our Logo: Much More Than a Decoration
 by: Greg RS Kihlstrom

What are the company logos that you remember the most? As you are about to design your corporate identity, take a look around and notice the logos that are all around us. Most of the time, they are very simple icons. Sometimes they graphically represent exactly what the company does, but others are a simple mark that makes an impression. Here are some tips to help you get a memorable corporate identity of your own:

1) Find a Designer You Can Trust

First of all, you need to find someone that truly understands the importance of the creation and implementation of a company’s identity. Beware of a designer that says “Yeah, I do logo design.” A logo is only part of the package. In order for the logo to work, it needs a color scheme, fonts that complement it, and a complete ‘look and feel’ that ties all your communications together.

Take a look at the designer’s portfolio and make sure that they have designed memorable, striking logos, but also make sure that you take a look at how those logos were applied to different types of items such as business cards, brochures, Web sites and even 1-color giveaway items like pens and magnets. In every occasion, the logo and surrounding design elements should work as a cohesive whole. If they do not work, the designer does not understand the true idea of corporate identity design.

Make sure that the designer can answer tough questions about their design choices. There should be a reason behind everything that was done. Remember, your identity is going to be with you for a (hopefully) very long time.

There are now many cheap, fast logo creation services online. Many people are satisfied with these services, and they seem to do a decent job of creating a logo. But corporate identity design is a whole other matter, and these logo design Web sites don’t fully address this more complex issue.

2) Think Simple

Once you find a designer, make sure to explain to them everything that your company does. Make sure that you can articulate your company’s philosophy of doing business and what sets you apart. The corporate identity process depends on conceptualizing all of these abstract ideas.

Remember, though, that some times the simplest expressions are the most memorable. If your company manufactures widgets, trims them on a machine and then delivers them to a store, don’t expect to be able to show that entire process with one small icon. Instead, concentrate on what sets you apart. Maybe it’s your personal touch, your strong foothold in the marketplace or your innovative ideas. Don’t be afraid to simplify.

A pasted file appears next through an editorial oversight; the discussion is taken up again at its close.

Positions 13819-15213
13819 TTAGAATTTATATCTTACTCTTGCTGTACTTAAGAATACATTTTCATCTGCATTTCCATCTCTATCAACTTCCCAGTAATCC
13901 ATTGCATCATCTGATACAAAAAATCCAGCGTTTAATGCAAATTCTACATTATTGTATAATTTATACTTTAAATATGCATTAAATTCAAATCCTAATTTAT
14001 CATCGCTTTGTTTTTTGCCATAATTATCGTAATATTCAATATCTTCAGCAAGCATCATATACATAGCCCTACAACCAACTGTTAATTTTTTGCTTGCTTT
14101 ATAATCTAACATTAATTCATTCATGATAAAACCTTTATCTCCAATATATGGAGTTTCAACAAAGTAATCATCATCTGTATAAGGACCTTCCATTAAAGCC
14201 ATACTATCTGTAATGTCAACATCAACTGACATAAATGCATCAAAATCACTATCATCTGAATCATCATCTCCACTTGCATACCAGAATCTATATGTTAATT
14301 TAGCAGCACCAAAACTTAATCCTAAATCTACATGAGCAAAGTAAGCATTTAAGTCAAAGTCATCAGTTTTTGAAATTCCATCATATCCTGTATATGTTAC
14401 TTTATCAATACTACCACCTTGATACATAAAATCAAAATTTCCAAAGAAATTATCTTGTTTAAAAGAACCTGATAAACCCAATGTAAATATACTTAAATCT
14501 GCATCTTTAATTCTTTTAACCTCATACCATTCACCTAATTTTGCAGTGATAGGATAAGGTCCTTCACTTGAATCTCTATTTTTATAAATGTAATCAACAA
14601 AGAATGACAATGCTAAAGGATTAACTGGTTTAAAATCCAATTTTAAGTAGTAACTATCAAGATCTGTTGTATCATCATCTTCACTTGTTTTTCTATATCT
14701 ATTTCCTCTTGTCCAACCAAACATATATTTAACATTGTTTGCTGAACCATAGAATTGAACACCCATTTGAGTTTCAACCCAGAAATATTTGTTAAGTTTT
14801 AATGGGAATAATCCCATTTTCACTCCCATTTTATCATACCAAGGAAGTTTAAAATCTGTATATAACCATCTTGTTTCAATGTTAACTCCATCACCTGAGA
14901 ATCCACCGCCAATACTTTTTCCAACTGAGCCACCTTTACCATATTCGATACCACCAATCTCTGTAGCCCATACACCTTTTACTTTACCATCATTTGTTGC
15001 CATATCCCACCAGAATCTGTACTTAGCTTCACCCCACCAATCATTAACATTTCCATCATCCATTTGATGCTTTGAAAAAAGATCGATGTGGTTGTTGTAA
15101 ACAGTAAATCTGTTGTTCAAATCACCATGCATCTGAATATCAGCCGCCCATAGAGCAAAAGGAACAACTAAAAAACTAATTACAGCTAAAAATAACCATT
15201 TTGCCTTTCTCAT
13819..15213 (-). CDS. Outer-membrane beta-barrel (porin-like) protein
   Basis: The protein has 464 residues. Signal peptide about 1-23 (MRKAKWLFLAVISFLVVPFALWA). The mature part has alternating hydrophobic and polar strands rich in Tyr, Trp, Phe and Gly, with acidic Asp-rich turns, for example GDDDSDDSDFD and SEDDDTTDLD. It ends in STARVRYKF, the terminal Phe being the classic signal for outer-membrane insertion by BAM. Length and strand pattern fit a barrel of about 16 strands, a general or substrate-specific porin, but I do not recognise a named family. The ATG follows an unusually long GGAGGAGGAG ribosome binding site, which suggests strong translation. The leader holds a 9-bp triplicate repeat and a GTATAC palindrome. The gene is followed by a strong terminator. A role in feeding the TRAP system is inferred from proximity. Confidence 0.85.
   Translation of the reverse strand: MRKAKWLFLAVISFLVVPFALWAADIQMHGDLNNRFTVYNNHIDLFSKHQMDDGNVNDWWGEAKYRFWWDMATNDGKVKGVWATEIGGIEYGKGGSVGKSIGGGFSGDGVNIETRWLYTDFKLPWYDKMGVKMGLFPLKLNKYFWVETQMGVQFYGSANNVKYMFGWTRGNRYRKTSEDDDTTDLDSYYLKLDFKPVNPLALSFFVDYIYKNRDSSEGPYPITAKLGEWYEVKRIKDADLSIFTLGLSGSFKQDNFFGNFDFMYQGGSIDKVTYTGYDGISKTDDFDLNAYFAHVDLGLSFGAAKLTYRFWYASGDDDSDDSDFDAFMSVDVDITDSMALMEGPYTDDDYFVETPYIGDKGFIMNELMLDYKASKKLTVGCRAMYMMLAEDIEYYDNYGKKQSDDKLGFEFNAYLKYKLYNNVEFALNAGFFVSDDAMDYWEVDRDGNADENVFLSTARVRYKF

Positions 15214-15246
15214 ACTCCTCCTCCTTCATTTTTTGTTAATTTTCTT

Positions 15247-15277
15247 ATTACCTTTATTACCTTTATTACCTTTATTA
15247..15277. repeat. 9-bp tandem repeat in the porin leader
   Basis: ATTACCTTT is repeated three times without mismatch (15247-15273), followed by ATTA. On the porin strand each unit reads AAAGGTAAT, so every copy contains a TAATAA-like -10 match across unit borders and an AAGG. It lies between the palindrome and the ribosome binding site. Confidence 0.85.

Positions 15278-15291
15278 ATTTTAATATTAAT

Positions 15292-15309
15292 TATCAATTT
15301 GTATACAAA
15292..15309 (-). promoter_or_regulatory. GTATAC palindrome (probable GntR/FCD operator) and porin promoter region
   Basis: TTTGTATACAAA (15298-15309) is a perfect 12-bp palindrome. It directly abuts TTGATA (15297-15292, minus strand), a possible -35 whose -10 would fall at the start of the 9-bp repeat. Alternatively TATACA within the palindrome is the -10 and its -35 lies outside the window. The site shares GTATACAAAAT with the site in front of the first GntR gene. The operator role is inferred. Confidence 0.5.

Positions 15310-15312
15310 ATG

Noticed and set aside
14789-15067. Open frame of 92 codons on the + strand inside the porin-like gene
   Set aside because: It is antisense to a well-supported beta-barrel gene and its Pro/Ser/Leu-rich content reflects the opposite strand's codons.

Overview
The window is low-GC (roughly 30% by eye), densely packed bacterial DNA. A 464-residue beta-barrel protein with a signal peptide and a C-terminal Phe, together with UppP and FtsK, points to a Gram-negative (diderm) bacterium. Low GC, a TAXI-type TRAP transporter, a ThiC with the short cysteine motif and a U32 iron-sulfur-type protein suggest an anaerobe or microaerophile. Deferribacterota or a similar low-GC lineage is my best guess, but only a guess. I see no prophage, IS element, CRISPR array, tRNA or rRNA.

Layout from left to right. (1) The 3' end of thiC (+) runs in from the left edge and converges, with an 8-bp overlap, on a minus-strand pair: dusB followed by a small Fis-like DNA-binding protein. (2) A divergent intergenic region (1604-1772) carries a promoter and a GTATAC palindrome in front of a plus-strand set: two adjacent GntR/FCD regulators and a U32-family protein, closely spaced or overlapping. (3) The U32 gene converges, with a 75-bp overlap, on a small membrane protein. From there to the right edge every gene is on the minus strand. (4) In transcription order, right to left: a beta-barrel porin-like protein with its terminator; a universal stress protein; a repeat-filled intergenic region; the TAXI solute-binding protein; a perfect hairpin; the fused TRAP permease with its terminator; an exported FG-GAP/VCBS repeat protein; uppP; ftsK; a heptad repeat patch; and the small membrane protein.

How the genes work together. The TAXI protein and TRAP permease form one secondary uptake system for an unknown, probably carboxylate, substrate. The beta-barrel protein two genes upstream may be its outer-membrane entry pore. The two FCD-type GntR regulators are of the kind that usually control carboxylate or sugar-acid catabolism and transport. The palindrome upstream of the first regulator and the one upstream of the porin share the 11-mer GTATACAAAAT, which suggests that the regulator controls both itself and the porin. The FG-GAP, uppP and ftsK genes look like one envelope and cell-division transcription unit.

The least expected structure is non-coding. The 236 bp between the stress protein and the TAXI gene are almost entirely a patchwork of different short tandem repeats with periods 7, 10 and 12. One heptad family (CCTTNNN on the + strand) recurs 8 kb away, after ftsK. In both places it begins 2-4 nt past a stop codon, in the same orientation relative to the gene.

3) It’s All In a Name

Sometimes your corporate identity design might simply be your company’s name. Take Sony®, for instance. No need for a fancy icon beside the name. They have made their name speak for itself. Now, you might be thinking that your 2-person company in a small town will never be competing with a large multi-national corporation, and you might be right. You can still make a striking impression with everyone that sees your company’s name, though.

Also, remember that different types of fonts say different things about you and your company’s identity. A serif font, or one with small decorative lines, such as Times Roman, can say that you are a little more traditional, established and conservative. A sans-serif font, or one without the small decorative embellishments such as Arial or Helvetica, looks more modern and clean. Either one has its place.

Some times I use a combination of font types to create a refreshing contrast, or create a clean, modern logo and use a serif typeface to create a balance between traditional and modern. The best part is that there are no hard and fast rules.

4) It Helps to Squint

As you are finalizing your corporate identity design, make sure that you continue to imagine it being placed in any possible situation or surface. A trick I use some times is to put the logo and company name on my screen or print it out and hang it on the wall. I back as far away as I can and squint. If the resulting image is still pleasing to the eye, then it works on an aesthetic level, even without reading the text or knowing exactly what the logo design might be. Make sure that the colors represent your company correctly.

Your identity designer should be able to explain their color and font choices to you without trouble. Don’t let them tell you that they just “thought it looked good.” There needs to be a meaning behind your corporate identity design, even if it is abstracted.

The corporate identity process can take a few weeks or it can take a few months. It might seem like it takes forever sometimes, but remember that once the process is over, you’ll have a lasting look and creative direction for your company for years to come.


About The Author

Greg RS Kihlstrom is creative director for Carousel30 - His corporate identity work has won international awards and been published in books, magazines and design Web sites.

This article was posted on April 15, 2006